New York – AMD today introduced its second-generation A-series
Accelerated Processor Unit (APU), and the company will have a tablet processor
ready when Windows 8 ships later this year.
Trinity processors are directly targeted for use in ultra-thin
laptops. Leslie Sobon, AMD’s product platform marketing VP, said the company is
purposefully taking a different angle in developing processors for ultra-thin
laptops than Intel is with its Ultrabook concept. In order to obtain Ultrabook
status, a laptop must meet certain criteria set by Intel.
“We are not dictating anything to the vendors. We feel the
market is struggling due to a lack of differentiation, and we want to help
companies accomplish this,” she said.
Sobon said AMD does make certain recommendation on how an
ultra-thin laptop should be constructed, but it is not willing to issue
AMD said Trinity delivers twice the performance per watt and
an overall 29 percent increase in CPU performance compared to the
first-generation chip. This is accomplished with AMD’s new Piledriver CPU core
that uses AMD’s third-generation Turbo Core technology to shift power between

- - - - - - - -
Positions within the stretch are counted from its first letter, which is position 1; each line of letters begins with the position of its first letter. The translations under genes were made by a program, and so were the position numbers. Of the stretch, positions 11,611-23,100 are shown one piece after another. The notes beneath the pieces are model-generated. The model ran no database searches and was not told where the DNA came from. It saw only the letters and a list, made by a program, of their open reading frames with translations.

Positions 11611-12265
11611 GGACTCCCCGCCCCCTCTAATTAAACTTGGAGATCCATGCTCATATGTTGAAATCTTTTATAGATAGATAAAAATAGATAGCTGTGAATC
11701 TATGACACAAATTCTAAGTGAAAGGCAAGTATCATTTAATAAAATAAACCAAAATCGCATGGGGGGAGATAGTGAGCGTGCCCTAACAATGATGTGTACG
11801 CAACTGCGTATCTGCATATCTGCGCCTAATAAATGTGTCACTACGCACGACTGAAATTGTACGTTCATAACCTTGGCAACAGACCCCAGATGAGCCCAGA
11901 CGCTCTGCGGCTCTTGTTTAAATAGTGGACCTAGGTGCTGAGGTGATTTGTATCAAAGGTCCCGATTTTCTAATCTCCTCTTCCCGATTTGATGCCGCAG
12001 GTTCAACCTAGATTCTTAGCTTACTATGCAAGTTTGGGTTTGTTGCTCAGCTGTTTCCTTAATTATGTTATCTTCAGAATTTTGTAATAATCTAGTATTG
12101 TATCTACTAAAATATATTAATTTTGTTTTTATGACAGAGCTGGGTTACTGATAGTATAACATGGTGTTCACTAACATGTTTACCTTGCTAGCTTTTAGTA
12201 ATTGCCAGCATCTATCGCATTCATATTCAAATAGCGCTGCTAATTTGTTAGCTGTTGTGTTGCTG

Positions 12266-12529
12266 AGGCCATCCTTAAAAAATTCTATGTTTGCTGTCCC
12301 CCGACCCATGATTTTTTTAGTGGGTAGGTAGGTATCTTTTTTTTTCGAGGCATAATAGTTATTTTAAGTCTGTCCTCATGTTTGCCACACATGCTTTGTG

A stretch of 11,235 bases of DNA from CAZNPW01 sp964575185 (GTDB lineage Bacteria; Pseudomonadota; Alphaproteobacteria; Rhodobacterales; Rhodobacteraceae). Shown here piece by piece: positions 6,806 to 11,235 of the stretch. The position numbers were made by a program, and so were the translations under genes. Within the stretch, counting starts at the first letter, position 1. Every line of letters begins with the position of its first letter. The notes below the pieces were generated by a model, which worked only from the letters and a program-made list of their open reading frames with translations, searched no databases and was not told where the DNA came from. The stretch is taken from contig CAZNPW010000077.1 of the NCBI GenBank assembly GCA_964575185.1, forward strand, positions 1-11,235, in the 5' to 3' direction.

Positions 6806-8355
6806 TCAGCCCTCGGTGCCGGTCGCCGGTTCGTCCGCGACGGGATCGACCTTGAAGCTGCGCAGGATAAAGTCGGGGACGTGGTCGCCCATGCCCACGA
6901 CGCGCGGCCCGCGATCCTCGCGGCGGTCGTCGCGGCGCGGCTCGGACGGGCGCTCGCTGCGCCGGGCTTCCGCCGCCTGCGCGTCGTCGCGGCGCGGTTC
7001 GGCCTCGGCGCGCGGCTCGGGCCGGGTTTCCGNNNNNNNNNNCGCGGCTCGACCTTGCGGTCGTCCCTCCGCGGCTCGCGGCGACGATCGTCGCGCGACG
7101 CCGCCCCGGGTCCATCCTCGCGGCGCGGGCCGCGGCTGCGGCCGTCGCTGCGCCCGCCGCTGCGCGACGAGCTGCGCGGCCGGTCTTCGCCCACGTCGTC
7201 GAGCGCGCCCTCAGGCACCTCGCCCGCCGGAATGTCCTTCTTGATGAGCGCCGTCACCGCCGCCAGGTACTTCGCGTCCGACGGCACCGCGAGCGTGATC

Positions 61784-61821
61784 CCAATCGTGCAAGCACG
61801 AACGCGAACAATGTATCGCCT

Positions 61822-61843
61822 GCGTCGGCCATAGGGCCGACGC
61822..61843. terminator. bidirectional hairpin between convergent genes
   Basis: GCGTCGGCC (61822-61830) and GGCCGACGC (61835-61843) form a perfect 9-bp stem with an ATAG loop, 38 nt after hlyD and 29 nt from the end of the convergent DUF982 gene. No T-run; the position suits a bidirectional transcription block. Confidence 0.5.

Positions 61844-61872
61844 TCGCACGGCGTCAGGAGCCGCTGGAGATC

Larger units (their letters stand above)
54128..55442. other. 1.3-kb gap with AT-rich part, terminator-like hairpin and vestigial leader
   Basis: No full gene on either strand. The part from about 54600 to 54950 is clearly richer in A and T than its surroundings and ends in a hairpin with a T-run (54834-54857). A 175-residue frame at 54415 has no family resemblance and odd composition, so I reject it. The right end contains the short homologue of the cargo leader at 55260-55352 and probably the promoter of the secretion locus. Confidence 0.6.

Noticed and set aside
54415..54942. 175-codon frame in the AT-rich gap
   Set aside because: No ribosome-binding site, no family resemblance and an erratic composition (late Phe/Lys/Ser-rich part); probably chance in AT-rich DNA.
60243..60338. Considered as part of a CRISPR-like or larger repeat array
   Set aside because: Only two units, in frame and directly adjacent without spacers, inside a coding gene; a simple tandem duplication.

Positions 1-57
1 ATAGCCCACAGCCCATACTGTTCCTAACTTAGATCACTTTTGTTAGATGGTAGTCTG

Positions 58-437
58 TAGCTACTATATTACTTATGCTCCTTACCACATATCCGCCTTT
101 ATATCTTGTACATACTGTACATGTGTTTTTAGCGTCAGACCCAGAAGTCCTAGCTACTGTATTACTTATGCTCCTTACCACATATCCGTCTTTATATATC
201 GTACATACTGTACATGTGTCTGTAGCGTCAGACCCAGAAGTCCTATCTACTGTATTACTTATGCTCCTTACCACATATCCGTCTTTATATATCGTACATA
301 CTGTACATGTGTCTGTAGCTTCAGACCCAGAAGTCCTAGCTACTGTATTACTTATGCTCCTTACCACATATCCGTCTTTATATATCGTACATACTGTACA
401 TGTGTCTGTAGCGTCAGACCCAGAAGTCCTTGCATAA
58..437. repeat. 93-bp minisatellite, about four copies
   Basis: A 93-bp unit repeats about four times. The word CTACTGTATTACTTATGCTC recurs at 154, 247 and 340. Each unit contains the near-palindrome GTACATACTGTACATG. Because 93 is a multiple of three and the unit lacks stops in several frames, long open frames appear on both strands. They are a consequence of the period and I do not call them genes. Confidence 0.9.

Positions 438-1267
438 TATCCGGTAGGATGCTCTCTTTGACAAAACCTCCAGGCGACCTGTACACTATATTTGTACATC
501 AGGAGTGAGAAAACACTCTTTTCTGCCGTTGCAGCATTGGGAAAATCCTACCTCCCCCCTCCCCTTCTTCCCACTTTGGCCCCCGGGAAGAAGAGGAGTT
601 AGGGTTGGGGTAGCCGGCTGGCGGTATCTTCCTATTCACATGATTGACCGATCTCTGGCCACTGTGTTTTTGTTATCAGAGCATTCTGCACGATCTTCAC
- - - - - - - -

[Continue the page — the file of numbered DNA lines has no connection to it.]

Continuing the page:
the CPU and GPU depending upon need.
Sobon described the new Trinity APUs as more of a graphics
processor than a CPU, and thus enables better gaming and video playback.
Power savings enhancements with Trinity can now deliver
about 12 hours of battery life, AMD said.
Of all the features Trinity will deliver into the ultra-thin
category, instant-on is the most highly regarded by consumers, according to
AMD’s research, Sobon said.
Trinity improves upon its predecessor Llano processor by
using half the power, 17 watts and packing in 1.303 billion transistors onto
the silicon, compared with 1.178 billion. Trinity is scalable upward to 100
watts for use in traditional desktop computers.
On the tablet front, Sobon said AMD will focus on developing
a sub 5-watt processor for tablets running Windows 8 when that operating system
is released. Sobon said AMD will focus on Win 8 devices because that OS is
optimized to run AMD’s APU.
However, AMD can also develop a processor for Android
devices if its developers request it, Sobon said, adding that the Android
tablet processor field, while still small, is crowded, so the company is better
off focusing on Windows-based devices.